Project area: 39 villages
Implementation: CRS and IUCN, with support from CARITAS.
Our 2008 study showed that wells, both modern and traditional, were the principal sources of drinking water in the project area. Inhabitants had reasonable access to wells, but struggled to draw water and faced shortages in the dry season. Only 10% of those we surveyed used improved wells. We also found that wells were used for both agricultural and domestic purposes, with no distinction, resulting in a number of hygiene and management issues.
- We worked with 39 villages, reaching a total of 11,252 people.
- In these villages, we built and repaired wells, and established committees to manage water points and hygiene-related matters. The committees designated a specific use for each well under their responsibility (i.e. for drinking water or livestock watering). They also set up village financing structures, tailored to households' means and circumstances. For example, contributions could be determined by the number of water containers or married women the household had.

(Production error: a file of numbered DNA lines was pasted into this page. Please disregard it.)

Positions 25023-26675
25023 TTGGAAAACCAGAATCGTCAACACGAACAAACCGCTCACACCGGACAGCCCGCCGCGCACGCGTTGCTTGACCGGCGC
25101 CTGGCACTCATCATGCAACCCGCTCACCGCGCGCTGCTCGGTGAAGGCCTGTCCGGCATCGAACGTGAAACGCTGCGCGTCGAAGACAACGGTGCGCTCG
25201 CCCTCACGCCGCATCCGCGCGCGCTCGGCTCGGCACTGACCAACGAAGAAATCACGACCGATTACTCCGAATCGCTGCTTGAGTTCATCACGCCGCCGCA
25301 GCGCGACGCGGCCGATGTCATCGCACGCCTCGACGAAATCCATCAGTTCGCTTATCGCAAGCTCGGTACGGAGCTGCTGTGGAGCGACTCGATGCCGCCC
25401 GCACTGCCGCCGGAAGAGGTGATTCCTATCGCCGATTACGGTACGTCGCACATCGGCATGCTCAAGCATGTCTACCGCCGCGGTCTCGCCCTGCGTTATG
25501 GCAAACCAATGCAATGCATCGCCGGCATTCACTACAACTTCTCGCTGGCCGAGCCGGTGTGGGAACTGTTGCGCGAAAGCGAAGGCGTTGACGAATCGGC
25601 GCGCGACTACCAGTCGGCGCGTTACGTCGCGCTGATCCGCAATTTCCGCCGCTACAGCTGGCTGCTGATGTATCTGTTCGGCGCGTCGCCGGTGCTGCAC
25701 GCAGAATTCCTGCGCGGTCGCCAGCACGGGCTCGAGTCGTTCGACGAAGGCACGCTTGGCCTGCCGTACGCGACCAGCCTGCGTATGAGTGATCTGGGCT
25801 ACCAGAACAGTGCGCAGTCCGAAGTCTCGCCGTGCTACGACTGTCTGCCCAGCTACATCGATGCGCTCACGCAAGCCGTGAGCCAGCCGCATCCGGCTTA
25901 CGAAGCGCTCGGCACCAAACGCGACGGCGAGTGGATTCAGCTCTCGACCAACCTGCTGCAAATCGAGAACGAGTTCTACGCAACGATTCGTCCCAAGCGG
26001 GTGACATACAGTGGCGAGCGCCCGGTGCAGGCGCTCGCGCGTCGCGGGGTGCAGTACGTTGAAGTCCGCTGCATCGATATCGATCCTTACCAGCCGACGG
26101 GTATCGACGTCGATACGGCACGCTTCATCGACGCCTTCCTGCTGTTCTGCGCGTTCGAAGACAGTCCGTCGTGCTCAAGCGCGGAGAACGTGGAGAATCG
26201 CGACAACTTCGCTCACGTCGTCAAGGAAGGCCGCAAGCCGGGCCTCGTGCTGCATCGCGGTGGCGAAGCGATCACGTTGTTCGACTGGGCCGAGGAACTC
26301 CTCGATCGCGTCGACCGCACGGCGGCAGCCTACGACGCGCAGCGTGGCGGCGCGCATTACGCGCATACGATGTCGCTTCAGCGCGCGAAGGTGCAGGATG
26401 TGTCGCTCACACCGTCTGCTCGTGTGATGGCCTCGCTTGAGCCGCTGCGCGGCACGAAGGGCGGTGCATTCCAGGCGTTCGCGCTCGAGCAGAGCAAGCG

- Village households have adopted more hygienic practices, such as using separate dispensing jugs and retention trays for each water container, to avoid cross-contamination.
- As a result of launching community-led total sanitation in three pilot villages, which replaced a subsidised latrine programme that was not increasing sanitation cover, 99% of households now have access to a traditional latrine.
- We established a forum, presided over by the provincial governor, to foster greater coordination between water-service stakeholders in Tambacounda and to get local policies in place.
- Conservation areas have been marked out to reduce riverbank erosion and prevent river clogging.
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